since Darwin you will see that the spread of
      humanism has hugely improved the morality of the
      world in general from the elimination of slavery
      to the criminalizing of spouse abuse. The only
      place you get genocide and mass murder these days
      is places where Darwin is not understood and
      education in general is very poor. The safest and
      most peaceful places on the planet are the places
      were Darwin is well taught and widely accepted.
      Compare anywhere in Alabama with anywhere in Sweden.


      >GLASS HOUSES
      >
      > Susan: "As it gets less religious a society gets more peaceful,
      >compassionate and
      >inclusive. The least religious countries in the world are the most peaceful
      >and have the lowest crime rates."
      >
      > To garner confirming evidence for your claim, you need only point
      >to the former Soviet Union, an officially godless state.


      I'm comparing Atlanta to Oslo. Those places still actually exist.


      >For decades, that
      >"peaceful, compassionate and inclusive" society was governed by a series of
      >kindhearted atheist dictators. The freedoms and prosperity enjoyed by the
      >Soviet people were the envy of oppressed peoples everywhere. The USSR was,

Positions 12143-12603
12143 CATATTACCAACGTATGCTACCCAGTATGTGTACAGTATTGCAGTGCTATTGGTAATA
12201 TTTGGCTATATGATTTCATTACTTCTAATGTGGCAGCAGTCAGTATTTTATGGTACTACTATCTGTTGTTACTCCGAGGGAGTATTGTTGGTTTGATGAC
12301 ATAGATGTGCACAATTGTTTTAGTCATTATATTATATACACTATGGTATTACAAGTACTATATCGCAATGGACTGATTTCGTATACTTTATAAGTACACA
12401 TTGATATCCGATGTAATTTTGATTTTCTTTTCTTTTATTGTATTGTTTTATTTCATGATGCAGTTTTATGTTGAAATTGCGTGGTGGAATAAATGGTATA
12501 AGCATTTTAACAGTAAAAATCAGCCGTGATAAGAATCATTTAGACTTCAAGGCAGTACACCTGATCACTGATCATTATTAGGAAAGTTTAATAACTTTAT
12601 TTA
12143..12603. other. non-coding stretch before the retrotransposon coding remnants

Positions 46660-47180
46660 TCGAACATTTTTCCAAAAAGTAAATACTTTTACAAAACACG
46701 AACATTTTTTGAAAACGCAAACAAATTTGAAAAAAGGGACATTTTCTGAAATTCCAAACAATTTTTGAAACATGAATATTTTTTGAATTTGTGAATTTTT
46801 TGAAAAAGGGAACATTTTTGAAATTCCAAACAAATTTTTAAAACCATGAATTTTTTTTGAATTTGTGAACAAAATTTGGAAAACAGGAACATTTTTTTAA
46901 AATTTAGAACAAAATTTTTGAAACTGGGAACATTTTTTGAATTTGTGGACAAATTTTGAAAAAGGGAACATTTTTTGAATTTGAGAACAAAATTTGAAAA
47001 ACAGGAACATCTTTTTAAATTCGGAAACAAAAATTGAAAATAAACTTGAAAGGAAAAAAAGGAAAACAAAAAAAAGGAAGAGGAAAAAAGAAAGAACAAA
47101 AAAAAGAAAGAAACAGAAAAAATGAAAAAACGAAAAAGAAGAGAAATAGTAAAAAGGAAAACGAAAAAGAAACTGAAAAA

>as everyone knows, a beacon of hope to a desperate world.


      I like to compare the USSR to 14th Century Europe
      when church and state were the same thing.
      Christianity has a long blood-soaked history. You probably shouldn't go there.

      Stalin had the ground perfectly prepared for him
      by the Russian Orthodox Church which had also
      trained him for his career. He had millions of
      people, all believers, who were accustomed to
      follow whatever the authority du jure told them
      to do. Freethinkers don't involve themselves in
      cults of personality but, boy-howdy, believers do.



      > Susan: "...you are in the camp that believes morality has no actual
      >intrinsic value."
      >
      > Actually, I believe no such thing. But since my attempts to explain
      >my thoughts on morality to you have been fruitless, there's no point in
      >repeating them. I've found no way to penetrate your willful
      >misunderstanding of the things I've said about morality.


      if morality is valuable in and of itself it is
      irrelevant whether God exists or not. Your
      argument appears to be: "No god, therefore no
      morality." It seems you are saying that if there
      is no god there is no point to morality.
      Obviously that is not the case. Morality is vital
      to our survival whether God exists or not.



      > Susan: "I have read a ton of ID literature. Including works by Behe
      >and Dembski. Gah. It's trash too."
      >
      > Get specific. What books by Behe and Dembski have you read? And if
      >you read them, why do you persist in making so many false claims about ID?

      I've read their essays on line. My husband buys
      and reads their books. I'm an old lady and have to watch my blood pressure.